Caroline Shaw: The Wheel
I Giardini: Shuichi Okada, violin; Léa Hennino, viola; Pauline Buet, cello; Eriko Minami, percussion; David Violi, piano
Alpha 881 (24/192 WAV download). 2022. Olivier Rosset, prod., edit., mastering.
Prolific composer, vocalist, and violinist Caroline Shaw, who turned 40 just last year, possesses a unique giftone that earned her the 2013 Pulitzer Prize in Music. Shaw has translated the old performer edict “Don’t let them see you sweat” into her compositional craft and mastered the art of expressing complex thoughts economically through the simplest of means. Using minimal gestures, spare instrumentation, and unpredictable shifts in rhythm, pitch, and texture, she manages to create one masterful, all-engrossing composition after the other.
The latest recording of Shaw’s music, The Wheel, from France’s I Giardini artist collective, offers a superb introduction to Shaw’s talents. It’s also one of the finest recordings I’ve encountered; engineer/producer Olivier Rosset’s recording is on par with Jim Anderson and Ulrike Schwarz’s recent efforts for Patricia Barber and Jane Ira Bloom and Morten Lindberg’s continuing triumphs on his 2L label. The Wheel‘s astoundingly wide dynamic range rivals that of Translations, John Atkinson and Doug Tourtelot’s superb recording of the Portland State Chamber Choir. For air, tonal variety, depth, texture, and visceral/emotional impact, The Wheel is one of the finest chamber recordings I’ve encountered.
I Giardini commissioned the title composition, “The Wheel,” for piano and cello, and premiered it in 2021. In her ultra-revealing liner notes, Shaw describes the 10:23 work as “a brief journey through a landscape made of musical memories.” She equates her sounds to “the feeling of walking alone through the city at night, accompanied by one’s inner voices and reflections.”
Short as “The Wheel” may be (and three of the recording’s six compositions are even shorter), I found it haunting. Often still and mysterious, with a soft, steady pulse that shifts in unpredictable ways, its impact is magical. The colors and timbres Rosset captures here and elsewhere are marvelous. At one point, I heard water dripping slowly from a spigot and imagined how such pedestrian sounds can, inexplicably, open universes. A little more than four minutes in, Pauline Buet’s cello grows rhapsodic and the sounds from David Violi’s piano intensify. Three minutes later, the heart seems to open. Then, without warning, thoughts and memories reassert themselves and we journey to another, simpler but more dramatic landscape. A surprising soft vocalization brings us back home. If you can embrace simplicity as a gateway to complexity, you can feel the impact Shaw’s music can have on those who sit quietly in the dark and allow it to have its way.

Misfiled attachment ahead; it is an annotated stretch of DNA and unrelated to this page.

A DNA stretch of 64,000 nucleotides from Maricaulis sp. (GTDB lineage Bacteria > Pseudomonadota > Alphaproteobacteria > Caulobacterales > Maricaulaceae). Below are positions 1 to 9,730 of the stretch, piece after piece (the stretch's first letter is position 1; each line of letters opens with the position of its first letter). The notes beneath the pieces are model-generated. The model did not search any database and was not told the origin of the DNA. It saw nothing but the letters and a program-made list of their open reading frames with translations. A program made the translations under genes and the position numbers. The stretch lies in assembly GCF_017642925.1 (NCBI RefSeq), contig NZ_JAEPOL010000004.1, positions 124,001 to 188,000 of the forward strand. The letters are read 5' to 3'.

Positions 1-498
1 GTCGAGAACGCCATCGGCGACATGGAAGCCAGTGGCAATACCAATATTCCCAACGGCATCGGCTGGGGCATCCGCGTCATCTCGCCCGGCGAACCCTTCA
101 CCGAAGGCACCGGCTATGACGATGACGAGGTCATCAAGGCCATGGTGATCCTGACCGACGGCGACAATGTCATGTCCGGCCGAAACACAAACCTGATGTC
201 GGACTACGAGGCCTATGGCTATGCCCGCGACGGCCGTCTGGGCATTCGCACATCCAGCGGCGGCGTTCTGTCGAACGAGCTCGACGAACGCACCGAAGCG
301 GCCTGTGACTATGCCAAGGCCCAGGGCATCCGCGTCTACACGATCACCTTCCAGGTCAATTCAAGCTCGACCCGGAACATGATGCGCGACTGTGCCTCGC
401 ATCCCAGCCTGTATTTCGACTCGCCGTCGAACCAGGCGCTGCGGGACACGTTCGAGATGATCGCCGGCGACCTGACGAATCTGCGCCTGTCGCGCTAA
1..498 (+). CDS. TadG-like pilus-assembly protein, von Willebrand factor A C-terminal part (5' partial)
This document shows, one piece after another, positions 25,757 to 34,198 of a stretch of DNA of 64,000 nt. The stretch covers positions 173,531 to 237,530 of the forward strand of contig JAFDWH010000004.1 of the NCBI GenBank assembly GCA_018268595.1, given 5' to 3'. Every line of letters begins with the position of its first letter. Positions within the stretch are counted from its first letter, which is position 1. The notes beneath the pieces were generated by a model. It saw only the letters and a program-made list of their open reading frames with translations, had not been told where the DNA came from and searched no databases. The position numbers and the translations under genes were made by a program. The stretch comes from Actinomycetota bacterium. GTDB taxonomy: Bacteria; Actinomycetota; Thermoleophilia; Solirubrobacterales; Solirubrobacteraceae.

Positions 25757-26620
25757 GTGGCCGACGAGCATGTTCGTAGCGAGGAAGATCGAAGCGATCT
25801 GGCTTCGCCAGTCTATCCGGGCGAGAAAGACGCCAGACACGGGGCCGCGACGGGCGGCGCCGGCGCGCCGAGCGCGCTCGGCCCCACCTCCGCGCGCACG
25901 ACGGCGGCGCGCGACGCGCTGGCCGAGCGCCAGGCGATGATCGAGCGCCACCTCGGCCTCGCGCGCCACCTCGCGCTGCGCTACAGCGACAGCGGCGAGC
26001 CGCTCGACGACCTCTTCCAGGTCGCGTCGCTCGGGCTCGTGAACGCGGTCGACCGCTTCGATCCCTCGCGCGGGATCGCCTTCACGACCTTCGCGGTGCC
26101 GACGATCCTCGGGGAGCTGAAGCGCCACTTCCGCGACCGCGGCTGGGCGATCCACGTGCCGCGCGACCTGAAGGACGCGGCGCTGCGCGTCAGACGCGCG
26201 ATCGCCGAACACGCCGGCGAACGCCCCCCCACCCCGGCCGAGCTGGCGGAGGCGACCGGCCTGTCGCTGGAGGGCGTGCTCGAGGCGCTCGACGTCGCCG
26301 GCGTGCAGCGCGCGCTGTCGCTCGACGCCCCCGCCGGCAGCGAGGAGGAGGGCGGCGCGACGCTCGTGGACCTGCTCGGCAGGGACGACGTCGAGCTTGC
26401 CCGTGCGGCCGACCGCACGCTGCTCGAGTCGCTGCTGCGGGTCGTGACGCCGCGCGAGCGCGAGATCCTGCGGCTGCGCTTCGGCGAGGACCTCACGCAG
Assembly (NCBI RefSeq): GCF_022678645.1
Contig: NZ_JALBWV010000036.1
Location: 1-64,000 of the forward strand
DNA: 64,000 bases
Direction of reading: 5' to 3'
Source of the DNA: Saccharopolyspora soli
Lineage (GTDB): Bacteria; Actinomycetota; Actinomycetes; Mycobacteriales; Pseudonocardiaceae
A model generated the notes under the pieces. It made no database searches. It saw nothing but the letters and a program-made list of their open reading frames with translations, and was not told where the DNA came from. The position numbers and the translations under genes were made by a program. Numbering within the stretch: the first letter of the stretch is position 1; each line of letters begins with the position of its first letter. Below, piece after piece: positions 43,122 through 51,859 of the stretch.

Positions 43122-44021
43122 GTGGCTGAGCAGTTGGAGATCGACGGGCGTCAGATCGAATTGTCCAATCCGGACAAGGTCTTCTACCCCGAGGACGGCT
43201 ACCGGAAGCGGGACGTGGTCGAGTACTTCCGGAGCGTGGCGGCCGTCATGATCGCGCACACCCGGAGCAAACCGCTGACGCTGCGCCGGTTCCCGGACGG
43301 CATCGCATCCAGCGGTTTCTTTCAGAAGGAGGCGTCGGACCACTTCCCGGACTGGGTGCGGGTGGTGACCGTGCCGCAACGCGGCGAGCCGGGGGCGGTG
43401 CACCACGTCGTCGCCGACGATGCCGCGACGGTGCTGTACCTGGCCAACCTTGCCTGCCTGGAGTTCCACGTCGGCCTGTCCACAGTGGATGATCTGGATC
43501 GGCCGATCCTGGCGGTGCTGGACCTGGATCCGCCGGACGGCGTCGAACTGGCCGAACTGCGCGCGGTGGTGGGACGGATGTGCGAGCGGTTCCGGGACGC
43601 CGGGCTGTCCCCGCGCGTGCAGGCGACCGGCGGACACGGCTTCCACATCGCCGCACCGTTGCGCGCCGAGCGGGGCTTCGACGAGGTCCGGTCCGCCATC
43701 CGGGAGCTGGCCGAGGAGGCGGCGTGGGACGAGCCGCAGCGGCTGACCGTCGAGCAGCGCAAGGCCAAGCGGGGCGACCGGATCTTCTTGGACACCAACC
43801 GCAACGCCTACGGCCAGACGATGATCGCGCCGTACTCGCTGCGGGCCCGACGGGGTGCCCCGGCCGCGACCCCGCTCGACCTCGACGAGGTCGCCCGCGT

“Boris Kerner,” for cello + flower pots, blew me away. Who would have ever thought that two instruments could convey the essence of the book Introduction to Modern Traffic Flow Theory and Control: The Long Road to Three-Phase Traffic Theorya book written by the man named in the titlein less than eight minutes? Not that I’ve read itbut I’ve heard the wonders Shaw creates from it. In her brief commentary, Shaw states that “Boris Kerner” is “another in a series of expositions on the curious phrase ‘the detail of the pattern is movement.'” Curious. At one point, I wondered if Buet’s cello was fighting back as Eriko Minami’s flower pots seemed set on altering course. As the music continued, timbres and harmonics were so naked as to seem almost pornographic. I never thought flower pots could emit sounds as sensual and enrapturing as those transmitted by this recording.
Buet returns in “In Manus Tuas” for solo cello. Written in 2009 for cellist Hannah Collins, it was conceived for a secular compline service with a solo cello in the dark, candlelit nave of Christ Church in New Haven, Connecticut. Shaw says the piece was intended to convey a single moment of the experience of hearing a 16th century motet by Thomas Tallis in that Christ Church space. After I listened for a second time, I turned briefly to PS Audio’s DSD recording of Zuill Bailey playing J.S. Bach’s Six Suites for Unaccompanied Cello to see if it would confirm my first impression that the two recordings were equally convincing and impactful. The answer was yes.
The Wheel ends with its shortest composition, “Limestone and Felt.” As Shaw contrasts the textures and ranges of cello and viola, her rhythms and melodies (to the extent that there are melodies) sound the most pop-ish of anything on the disc. It’s common for string players to transition from plucking to bowing, but here the effect is radical, as though everything that is known or will be known has shifted fundamentally. Like every other composition on this 56-minute recording, it’s a must-hear.Jason Victor Serinus
Click Here: Pierre-Emerick Aubameyang
0 thoughts on “Recording of February 2023: The Wheel”